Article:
Nest Labs halts sales of Nest Protect smoke alarm due to faulty Wave feature


Launched on Nov. 19, 2013, the Nest Protect alarm is the second smart home product of Nest Labs after the Nest Learning Thermostat, that has become very popular and well received by its market. Nest Labs, a Google-owned company, has been known in the industry for its untarnished reputation, until this recent technical glitch. 

Nest Labs has decided to stop selling its Nest Protect: Smoke + Carbon Monoxide alarm after detecting safety issues on the said product, specifically in its Nest Wave feature.

"At Nest, we conduct regular, rigorous tests to ensure that our products are the highest quality. During recent laboratory testing of the Nest Protect smoke alarm, we observed a unique combination of circumstances that caused us to question whether the Nest Wave (a feature that enables you to turn off your alarm with a wave of the hand) could be unintentionally activated. This could delay an alarm going off if there was a real fire. We identified this problem ourselves and are not aware of any customers who have experienced this, but the fact that it could even potentially happen is extremely important to me and I want to address it immediately," said CEO Tony Fadell of Nest Labs, a home-automation company now owned by Google after a $3.2 billion purchase on Jan. 13, 2014.

Fadell further said in his letter that the company would no longer sell the product until it has found solution to the issue. He also advised clients to disable the Nest Wave feature at once, as the company believes it's the safest thing to do now to address the concern.

"Once we have a solution that ensures Nest Wave works as intended, we will update our software to turn this feature back on. This will only happen after extensive testing and once we have received approval from safety agencies in the US, Canada and UK. We expect this to take at least two or three months and we'll continue to update you as we have more information," he revealed.

As an analyst at Forrester Research, Frank E. Gillett, said that Nest Labs did the right thing - which is to admit the error and fix it - so as to prevent any fallout or loss of trust from its loyal clients.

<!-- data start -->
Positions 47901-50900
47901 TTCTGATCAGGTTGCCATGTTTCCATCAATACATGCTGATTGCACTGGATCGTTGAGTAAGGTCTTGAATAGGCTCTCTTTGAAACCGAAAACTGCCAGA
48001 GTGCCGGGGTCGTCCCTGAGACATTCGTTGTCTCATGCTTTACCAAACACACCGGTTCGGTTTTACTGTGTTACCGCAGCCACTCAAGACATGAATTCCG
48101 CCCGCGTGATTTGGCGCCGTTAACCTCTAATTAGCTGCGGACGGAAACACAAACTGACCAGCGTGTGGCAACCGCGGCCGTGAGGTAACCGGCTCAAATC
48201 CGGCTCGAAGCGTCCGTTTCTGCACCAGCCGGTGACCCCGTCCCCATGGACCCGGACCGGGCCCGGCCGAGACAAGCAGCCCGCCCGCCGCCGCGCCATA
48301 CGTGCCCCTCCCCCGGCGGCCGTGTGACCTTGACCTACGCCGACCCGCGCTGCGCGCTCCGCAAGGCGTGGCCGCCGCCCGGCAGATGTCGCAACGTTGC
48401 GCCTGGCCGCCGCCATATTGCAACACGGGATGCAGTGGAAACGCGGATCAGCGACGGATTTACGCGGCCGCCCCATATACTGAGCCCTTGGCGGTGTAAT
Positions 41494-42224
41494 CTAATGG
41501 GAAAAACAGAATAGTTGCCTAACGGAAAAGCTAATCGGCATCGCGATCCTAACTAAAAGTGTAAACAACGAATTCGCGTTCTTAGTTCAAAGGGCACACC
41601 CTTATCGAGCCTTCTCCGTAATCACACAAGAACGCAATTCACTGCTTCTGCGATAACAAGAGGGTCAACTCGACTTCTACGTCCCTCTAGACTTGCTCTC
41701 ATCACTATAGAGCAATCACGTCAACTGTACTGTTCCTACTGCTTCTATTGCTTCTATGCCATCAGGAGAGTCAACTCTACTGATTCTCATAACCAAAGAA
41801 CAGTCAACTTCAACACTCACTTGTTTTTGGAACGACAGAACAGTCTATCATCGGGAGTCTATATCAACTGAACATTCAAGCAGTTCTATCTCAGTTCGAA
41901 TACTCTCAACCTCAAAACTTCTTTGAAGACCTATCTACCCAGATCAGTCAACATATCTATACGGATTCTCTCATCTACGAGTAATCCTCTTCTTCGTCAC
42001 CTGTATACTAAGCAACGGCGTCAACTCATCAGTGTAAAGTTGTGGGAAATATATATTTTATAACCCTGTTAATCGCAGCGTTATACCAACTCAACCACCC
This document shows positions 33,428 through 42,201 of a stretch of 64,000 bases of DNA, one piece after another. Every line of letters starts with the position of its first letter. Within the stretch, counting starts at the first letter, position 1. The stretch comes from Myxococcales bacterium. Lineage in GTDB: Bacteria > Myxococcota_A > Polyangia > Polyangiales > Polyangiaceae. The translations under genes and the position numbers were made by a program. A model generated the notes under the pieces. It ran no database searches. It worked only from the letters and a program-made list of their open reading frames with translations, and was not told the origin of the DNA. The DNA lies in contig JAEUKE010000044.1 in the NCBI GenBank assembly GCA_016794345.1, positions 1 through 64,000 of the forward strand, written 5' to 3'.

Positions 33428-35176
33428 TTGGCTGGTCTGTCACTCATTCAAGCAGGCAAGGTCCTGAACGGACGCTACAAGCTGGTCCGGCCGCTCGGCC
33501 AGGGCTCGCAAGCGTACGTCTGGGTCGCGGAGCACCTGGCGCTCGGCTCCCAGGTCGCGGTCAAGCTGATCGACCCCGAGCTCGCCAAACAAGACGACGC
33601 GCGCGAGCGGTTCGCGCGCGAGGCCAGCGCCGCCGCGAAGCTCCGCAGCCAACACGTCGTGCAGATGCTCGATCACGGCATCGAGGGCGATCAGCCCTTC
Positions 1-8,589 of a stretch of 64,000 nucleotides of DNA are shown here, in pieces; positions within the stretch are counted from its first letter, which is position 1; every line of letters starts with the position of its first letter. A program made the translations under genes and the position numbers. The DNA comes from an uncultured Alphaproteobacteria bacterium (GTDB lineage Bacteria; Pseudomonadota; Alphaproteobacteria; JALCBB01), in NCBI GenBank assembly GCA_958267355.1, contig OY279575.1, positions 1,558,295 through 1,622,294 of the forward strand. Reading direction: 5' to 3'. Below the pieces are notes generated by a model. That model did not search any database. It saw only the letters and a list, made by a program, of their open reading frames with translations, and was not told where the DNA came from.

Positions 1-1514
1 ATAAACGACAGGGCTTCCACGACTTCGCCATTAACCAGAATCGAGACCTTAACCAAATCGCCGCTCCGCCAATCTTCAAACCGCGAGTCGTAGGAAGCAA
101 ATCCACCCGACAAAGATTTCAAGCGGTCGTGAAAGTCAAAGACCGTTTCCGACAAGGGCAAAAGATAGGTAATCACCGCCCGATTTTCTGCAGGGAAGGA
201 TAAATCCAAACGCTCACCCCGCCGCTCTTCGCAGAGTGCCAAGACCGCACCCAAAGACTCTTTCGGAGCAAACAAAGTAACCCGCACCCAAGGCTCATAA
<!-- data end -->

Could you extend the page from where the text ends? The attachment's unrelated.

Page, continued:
"If they identified the problem and immediately jumped on it and took a conservative approach, that is the right thing to do," said Gillett.

Fadell also provided some tips for product owners to avoid unintentional activation of the affected feature.

For those who have the product connected to a Nest Account through Wi-Fi, the faulty Wave feature will be disabled automatically in 24 hours. The smoke alarm will continue as it is, so the client doesn't need to do anything else. However, if the product is not connected to the Nest Account or have been removed offline ever since, the product should be reconnected to the Nest Account so that the company can remotely disable the feature.

Now, for those who have the product that is not connected to a Nest Account and have no access to Wi-Fi, the company advised to stop using the product and a complete refund will be given to the client.

"We're enormously sorry for the inconvenience caused by this issue. The team and I are dedicated to ensuring that we can stand behind each Nest product that comes into your home, and your 100% satisfaction and safety are what motivates us. Please know that the entire Nest team and I are focused on fixing this problem and continuing to improve our current products in every way possible," Fadell said.

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